help on double pointer

This is a discussion on help on double pointer within the C Programming forums, part of the General Programming Boards category; I was using double pointer ( I am not expert programmer) in a function of my program to read some ...

  1. #1
    Registered User
    Join Date
    Oct 2011
    Posts
    19

    help on double pointer

    I was using double pointer ( I am not expert programmer) in a function of my program to read some strings (with variable length) and I am getting error (run time error not compilation error). I just wrote a test program to understand this. In this program, if in function test1, v3+3 and v3+4 are also initialized similar to v3, v3+1 and v3+2, then no error occurs, But if I use scanf or gets (string is entered from keyboard), then error occurs. Error occurs whn program reaches up to point of printf for *(v3+3) and *(v3+4) in function test1. I could not understand, where I am making a mistake? Please help me in this matter.
    Code:
    #include<stdio.h>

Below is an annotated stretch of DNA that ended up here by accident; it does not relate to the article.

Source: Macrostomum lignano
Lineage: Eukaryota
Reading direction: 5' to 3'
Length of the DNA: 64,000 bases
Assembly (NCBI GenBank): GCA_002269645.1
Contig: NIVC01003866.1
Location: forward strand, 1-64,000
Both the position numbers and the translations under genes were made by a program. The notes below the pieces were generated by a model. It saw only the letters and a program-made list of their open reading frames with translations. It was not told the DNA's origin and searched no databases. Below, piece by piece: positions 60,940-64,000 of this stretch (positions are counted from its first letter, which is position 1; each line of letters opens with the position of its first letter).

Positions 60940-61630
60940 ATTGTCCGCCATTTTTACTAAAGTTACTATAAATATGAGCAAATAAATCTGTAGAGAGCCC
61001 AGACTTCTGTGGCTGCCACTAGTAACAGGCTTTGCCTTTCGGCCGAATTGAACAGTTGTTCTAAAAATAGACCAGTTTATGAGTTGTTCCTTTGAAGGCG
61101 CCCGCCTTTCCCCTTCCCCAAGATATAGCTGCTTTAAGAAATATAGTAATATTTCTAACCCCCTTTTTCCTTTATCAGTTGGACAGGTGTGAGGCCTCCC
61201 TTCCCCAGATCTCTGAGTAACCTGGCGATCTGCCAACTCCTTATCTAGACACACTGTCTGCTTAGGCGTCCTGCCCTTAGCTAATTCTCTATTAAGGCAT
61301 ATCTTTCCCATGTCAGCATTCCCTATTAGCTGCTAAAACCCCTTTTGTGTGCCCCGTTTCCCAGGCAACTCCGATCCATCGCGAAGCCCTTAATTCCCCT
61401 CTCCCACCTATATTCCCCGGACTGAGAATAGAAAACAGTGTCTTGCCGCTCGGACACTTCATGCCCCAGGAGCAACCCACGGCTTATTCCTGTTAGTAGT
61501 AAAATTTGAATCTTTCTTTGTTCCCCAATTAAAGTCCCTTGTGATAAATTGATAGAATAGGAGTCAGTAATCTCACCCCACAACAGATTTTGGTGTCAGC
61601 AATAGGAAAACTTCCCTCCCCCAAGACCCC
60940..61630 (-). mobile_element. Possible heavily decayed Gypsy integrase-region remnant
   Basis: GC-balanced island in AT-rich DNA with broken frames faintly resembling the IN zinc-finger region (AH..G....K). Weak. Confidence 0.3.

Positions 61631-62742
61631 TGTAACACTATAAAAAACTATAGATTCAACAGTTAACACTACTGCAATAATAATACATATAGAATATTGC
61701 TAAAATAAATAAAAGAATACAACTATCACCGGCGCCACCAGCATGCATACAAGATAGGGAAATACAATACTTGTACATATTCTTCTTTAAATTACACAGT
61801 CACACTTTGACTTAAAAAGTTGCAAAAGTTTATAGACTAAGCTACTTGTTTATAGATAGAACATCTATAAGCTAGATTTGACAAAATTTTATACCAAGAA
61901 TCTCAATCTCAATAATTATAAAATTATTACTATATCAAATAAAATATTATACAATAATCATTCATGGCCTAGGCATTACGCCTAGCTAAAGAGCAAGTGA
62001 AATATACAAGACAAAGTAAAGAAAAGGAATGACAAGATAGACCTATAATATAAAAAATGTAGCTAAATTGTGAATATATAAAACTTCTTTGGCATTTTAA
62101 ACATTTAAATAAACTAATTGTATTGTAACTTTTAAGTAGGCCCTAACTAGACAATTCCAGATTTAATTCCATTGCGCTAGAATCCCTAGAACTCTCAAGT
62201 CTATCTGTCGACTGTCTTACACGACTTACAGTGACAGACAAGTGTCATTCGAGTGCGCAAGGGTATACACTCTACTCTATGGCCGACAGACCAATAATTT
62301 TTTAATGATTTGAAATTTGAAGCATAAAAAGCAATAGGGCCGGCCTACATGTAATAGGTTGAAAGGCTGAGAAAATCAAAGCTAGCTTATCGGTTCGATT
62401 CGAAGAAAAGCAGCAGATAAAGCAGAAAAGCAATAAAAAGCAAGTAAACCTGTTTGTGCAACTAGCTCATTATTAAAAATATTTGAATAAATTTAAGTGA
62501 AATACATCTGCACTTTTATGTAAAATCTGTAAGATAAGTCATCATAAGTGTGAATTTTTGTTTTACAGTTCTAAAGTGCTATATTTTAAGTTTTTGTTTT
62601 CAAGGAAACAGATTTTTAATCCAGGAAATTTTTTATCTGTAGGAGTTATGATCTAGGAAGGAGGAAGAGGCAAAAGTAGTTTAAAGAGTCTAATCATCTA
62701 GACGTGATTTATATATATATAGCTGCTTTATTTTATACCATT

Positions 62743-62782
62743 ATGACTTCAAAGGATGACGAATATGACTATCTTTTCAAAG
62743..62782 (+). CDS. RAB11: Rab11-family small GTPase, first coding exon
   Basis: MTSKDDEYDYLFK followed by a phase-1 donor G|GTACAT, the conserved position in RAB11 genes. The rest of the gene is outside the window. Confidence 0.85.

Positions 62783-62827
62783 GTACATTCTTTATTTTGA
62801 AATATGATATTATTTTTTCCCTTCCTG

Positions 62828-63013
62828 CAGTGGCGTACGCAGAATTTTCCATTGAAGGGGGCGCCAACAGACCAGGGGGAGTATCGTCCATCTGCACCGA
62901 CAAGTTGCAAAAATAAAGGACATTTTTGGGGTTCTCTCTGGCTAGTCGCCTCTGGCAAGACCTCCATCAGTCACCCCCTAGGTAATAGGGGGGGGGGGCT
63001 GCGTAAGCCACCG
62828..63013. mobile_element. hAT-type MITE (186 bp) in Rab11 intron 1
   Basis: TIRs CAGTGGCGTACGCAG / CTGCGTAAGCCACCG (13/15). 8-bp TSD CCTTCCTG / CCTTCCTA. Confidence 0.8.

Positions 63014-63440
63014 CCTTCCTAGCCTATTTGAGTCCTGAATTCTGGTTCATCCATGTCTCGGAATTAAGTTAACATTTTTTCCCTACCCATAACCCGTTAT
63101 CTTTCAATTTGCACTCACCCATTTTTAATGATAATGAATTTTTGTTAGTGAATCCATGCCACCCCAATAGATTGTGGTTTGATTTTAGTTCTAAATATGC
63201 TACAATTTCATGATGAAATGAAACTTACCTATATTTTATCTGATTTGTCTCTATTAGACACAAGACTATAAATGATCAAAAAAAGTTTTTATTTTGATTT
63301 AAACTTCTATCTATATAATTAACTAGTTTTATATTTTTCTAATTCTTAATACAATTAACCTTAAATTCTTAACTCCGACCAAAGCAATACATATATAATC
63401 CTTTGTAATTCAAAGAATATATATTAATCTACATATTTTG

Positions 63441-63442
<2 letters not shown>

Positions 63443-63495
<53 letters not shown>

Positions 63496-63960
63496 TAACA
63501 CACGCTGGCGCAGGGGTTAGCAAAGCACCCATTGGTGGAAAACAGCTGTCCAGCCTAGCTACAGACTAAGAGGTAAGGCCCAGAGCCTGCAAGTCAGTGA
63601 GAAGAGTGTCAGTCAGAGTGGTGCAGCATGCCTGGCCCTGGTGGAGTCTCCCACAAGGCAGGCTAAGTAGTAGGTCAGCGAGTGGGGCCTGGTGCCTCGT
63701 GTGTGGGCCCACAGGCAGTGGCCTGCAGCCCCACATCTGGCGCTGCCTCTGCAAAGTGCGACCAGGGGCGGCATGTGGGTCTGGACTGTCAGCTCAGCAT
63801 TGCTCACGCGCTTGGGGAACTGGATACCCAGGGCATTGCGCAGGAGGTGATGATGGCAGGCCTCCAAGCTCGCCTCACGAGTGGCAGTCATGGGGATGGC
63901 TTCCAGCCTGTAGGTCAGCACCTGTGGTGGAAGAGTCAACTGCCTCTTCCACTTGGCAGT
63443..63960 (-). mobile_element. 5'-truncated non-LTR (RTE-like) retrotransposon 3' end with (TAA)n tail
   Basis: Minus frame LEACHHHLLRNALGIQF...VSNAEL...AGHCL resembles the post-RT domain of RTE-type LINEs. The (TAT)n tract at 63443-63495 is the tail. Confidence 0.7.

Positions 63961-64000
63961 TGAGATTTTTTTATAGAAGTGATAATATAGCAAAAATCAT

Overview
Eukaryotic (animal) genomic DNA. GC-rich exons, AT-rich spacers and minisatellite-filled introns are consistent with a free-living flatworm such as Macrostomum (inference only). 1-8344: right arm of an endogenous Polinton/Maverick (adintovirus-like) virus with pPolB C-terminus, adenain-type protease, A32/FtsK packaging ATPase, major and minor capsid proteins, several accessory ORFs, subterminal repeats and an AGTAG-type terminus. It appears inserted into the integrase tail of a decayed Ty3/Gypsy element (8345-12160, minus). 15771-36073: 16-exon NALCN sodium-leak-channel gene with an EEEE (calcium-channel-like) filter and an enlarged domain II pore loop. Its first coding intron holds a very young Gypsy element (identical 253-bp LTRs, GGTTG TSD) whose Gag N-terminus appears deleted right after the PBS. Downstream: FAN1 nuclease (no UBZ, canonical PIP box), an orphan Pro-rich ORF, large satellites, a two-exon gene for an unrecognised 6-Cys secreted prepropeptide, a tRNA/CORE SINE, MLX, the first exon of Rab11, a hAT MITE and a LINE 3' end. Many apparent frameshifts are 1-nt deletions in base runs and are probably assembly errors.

#include<conio.h>
    
    void test1(char **v3)
    {
         *v3="qk[1]";
         *(v3+1)="qf[k2]";
         *(v3+2)="qd[kk3]";
         
         scanf("%s",(v3+3));
         scanf("%s",(v3+4));
         //gets(*(v3+3));
         //gets(*(v3+4));
         
         printf("\n\n  Inner most fun:\n----------------------\n  Strings");
         printf("\n %s       %s        %s",*v3,*(v3+1),*(v3+2));
         printf("\n %s       %s",*(v3+3),*(v3+4));
         printf("\n  Address of strings:");
         printf("\n %d     %d     %d",v3,(v3+1),(v3+2));
         printf("\n %d     %d",(v3+3),(v3+4));
         printf("\n-----------------------------------------------\n");
         
         return;
    }
    
    void test2(char **v2)
    {
         test1(v2);
         printf("\n\n  Second fun:\n-------------------\n  Strings");
         
         printf("\n %s       %s        %s",*v2,*(v2+1),*(v2+2));
         printf("\n %s       %s",*(v2+3),*(v2+4));
         printf("\n  Address of strings:");
         printf("\n %d     %d     %d",v2,(v2+1),(v2+2));
         printf("\n %d     %d",(v2+3),(v2+4));
         printf("\n-----------------------------------------------\n");